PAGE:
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John McCarthy dies at 84; the father of artificial intelligence

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In the mid-1950s mathematician John McCarthy issued a call for research on "Automata Studies," but the phrase was so bland that few people understood what he meant. So he came up with a more provocative description of the idea he was promoting.

He called it artificial intelligence.

McCarthy, who died at his home in Stanford on Monday at 84, became known as the father of artificial intelligence for his seminal role in defining the field devoted to the development of intelligent machines.

The cause of death was believed to be a heart attack, said his daughter, Susan.

McCarthy, a Stanford University emeritus professor of computer science, also created Lisp, the standard programming language used not only in robotics and other scientific applications but in a multitude of Internet-based services, from credit-card fraud detection to airline scheduling. McCarthy used Lisp to invent one of the earliest computer chess programs.

"He was always focused on the future. Always inventing, inventing, inventing," said Ed Feigenbaum, a Stanford emeritus professor of computer science recruited by McCarthy in the 1960s.

Another major McCarthy innovation was an early system of computer time-sharing or networking, which allowed many people to share data by linking to a central computer.

"The Internet would not have happened nearly as soon as it did except for the fact that John initiated the development of time-sharing systems," said Lester Earnest, a retired Stanford senior research scientist who designed the first computer spell-checker. "We keep inventing new names for time-sharing. It came to be called servers.… Now we call it cloud computing. That is still just time-sharing. John started it."

McCarthy was a young assistant professor at Dartmouth College when he organized the world's first artificial intelligence conference. The objective was to explore ways to make a machine that could reason like a human, capable of abstract thought, problem-solving and self-improvement.

The scientists drawn to the conference would, he wrote, "proceed on the basis of the conjecture that every aspect of learning or any other feature of intelligence can in principle be so precisely described that a machine can be made to simulate it."

McCarthy had no idea at the time how difficult the challenge was. Designing a computer with the intelligence and common sense of a human remains an elusive goal and, according to many leading theorists, an impossible one. Despite the technological leaps forward of the last few decades, computers still cannot perform some mental tasks easily accomplished by a 5-year-old, such as recognizing that a string can pull an object but not push it.

Asked, as he frequently was, when the breakthrough might come, he said "five to 500 years," but he never said never.

McCarthy showed genius at a young age. Born in Boston to Irish and Lithuanian immigrants on Sept. 4, 1927, he was a sickly child and started school a year late but still managed to skip several grades. After his family moved to Los Angeles for his health, he taught himself college calculus and graduated from Belmont High School two years early. He entered Caltech in 1944.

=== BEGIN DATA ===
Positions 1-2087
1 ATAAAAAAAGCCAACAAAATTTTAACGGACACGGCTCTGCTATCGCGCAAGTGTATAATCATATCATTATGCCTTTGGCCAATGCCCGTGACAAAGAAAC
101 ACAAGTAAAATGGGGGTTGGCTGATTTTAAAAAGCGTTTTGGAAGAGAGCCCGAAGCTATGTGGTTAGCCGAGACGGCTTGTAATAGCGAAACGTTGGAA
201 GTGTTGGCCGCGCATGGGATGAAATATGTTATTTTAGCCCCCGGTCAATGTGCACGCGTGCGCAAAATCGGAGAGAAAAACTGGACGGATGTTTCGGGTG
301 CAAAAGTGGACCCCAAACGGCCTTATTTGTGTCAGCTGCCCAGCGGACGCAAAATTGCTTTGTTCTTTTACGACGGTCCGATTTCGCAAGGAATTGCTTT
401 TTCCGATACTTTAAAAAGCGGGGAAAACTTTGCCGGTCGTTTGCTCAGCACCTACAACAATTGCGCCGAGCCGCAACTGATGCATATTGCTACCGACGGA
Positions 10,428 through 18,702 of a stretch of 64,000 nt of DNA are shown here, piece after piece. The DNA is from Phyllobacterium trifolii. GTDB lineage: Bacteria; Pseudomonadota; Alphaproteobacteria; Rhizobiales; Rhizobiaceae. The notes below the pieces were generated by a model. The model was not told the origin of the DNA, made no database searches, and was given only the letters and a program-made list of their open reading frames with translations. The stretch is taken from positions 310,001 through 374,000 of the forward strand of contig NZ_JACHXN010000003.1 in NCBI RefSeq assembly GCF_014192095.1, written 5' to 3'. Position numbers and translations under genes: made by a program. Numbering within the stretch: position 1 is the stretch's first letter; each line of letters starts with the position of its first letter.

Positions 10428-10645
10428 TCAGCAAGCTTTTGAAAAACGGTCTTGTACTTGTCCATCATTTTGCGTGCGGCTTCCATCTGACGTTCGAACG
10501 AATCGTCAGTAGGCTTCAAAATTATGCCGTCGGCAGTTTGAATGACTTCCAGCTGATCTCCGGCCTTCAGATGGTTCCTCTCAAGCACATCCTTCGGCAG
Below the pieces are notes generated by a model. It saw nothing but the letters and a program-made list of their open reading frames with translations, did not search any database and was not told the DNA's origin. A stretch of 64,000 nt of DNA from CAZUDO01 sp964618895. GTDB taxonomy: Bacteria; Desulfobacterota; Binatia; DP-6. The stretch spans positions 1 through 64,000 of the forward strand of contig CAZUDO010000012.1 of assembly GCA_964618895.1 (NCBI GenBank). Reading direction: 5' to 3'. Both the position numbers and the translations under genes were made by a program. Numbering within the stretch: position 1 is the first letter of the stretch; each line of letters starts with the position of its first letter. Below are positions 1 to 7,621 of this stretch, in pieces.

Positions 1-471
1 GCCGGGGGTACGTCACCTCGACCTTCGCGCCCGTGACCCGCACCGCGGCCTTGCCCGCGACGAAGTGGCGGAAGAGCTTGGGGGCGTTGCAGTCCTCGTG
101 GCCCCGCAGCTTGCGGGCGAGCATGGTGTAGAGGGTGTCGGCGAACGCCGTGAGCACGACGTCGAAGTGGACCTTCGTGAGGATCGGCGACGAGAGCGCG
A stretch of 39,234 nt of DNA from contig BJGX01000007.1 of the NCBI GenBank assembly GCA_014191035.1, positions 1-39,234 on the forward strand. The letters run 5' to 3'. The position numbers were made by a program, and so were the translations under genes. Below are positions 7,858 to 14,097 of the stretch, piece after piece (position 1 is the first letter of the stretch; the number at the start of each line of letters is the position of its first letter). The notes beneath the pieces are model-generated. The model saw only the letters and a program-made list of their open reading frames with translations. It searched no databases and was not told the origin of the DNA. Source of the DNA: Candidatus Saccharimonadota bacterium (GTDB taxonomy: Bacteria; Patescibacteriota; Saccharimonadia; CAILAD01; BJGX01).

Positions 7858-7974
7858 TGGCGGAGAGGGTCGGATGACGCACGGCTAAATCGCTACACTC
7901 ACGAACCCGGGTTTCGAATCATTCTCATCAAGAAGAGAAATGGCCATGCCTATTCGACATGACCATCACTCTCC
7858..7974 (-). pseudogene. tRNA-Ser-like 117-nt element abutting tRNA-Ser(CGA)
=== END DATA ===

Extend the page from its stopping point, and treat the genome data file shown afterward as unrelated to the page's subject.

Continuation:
According to the 2002 book "Arguing A.I.: The Battle for 21st Century Science" by Sam Williams, McCarthy was expelled from Caltech for failing to attend physical education classes. He served in the Army before returning to Caltech and earning his undergraduate degree in mathematics in 1948.

At Caltech he heard Princeton University mathematician John von Neumann give a speech about machines that can create copies of themselves. The notion fascinated McCarthy, who wound up receiving his doctorate in mathematics from Princeton in 1951.

He taught briefly at Princeton and Stanford before accepting a job at Dartmouth. The chief accomplishment of his artificial intelligence conference there in the summer of 1956 was to focus the energies of a few key researchers, including Marvin Minsky, who became one of the leading theorists of artificial intelligence.

McCarthy won a fellowship to MIT for the 1956-57 academic year. Minsky, who was then at Harvard, soon joined him at MIT. In 1959 they co-founded the MIT Artificial Intelligence Laboratory.

In 1962 McCarthy moved to Stanford, where he founded its artificial intelligence lab in 1965 and received the A.M. Turing Award, computer science's highest honor, in 1971. He retired from Stanford in 1994 but continued to write and lecture, most recently on the feasibility of human interstellar travel.

In addition to daughter Susan of San Francisco, he is survived by his third wife, Carolyn Talcott, of Stanford; a daughter, Sarah McCarthy, of Nevada City, Calif.; a son, Timothy Talcott McCarthy, of Stanford; a brother, Patrick, of Los Angeles; and two grandchildren.

With an unruly shock of white hair, brushy brows and a goatee, McCarthy was a distinctive presence on the Stanford campus. He also was notoriously brusque.

"He didn't like to deal with stuff that wasn't interesting," Earnest, his former colleague, said.

In 1966 McCarthy and his students programmed a computer to play chess with a computer in Russia in a series of highly publicized games. McCarthy's team lost two matches and drew two.

During the match, reporters descended on McCarthy in his office and began asking questions.

"He answered some of them," Earnest recalled. "Most of them were pretty silly questions. John started pacing back and forth. I could tell what was going to happen. He went out the door."

elaine.woo@latimes.com

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